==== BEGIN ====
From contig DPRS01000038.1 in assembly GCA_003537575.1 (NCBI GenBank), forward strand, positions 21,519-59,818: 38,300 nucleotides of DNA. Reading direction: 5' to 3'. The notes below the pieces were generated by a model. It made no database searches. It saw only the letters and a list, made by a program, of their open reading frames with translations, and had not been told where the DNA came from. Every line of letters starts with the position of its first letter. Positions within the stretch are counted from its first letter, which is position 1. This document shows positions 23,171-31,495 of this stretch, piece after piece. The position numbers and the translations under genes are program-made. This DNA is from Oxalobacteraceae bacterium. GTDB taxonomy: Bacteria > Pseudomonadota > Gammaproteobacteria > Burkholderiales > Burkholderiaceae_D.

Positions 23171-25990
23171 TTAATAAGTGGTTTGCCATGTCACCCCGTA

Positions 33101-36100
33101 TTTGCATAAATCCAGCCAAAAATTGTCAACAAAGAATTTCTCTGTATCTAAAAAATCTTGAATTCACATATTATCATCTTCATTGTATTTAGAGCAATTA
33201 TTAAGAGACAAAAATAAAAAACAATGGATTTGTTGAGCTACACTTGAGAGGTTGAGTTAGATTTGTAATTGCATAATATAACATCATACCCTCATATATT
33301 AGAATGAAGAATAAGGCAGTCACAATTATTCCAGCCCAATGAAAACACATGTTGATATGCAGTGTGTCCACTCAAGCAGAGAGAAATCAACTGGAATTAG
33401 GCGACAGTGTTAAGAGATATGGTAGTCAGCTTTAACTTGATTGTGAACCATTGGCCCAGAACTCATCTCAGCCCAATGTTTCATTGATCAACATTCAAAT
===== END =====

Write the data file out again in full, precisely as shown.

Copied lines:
From contig DPRS01000038.1 in assembly GCA_003537575.1 (NCBI GenBank), forward strand, positions 21,519-59,818: 38,300 nucleotides of DNA. Reading direction: 5' to 3'. The notes below the pieces were generated by a model. It made no database searches. It saw only the letters and a list, made by a program, of their open reading frames with translations, and had not been told where the DNA came from. Every line of letters starts with the position of its first letter. Positions within the stretch are counted from its first letter, which is position 1. This document shows positions 23,171-31,495 of this stretch, piece after piece. The position numbers and the translations under genes are program-made. This DNA is from Oxalobacteraceae bacterium. GTDB taxonomy: Bacteria > Pseudomonadota > Gammaproteobacteria > Burkholderiales > Burkholderiaceae_D.

Positions 23171-25990
23171 TTAATAAGTGGTTTGCCATGTCACCCCGTA

Positions 33101-36100
33101 TTTGCATAAATCCAGCCAAAAATTGTCAACAAAGAATTTCTCTGTATCTAAAAAATCTTGAATTCACATATTATCATCTTCATTGTATTTAGAGCAATTA
33201 TTAAGAGACAAAAATAAAAAACAATGGATTTGTTGAGCTACACTTGAGAGGTTGAGTTAGATTTGTAATTGCATAATATAACATCATACCCTCATATATT
33301 AGAATGAAGAATAAGGCAGTCACAATTATTCCAGCCCAATGAAAACACATGTTGATATGCAGTGTGTCCACTCAAGCAGAGAGAAATCAACTGGAATTAG
33401 GCGACAGTGTTAAGAGATATGGTAGTCAGCTTTAACTTGATTGTGAACCATTGGCCCAGAACTCATCTCAGCCCAATGTTTCATTGATCAACATTCAAAT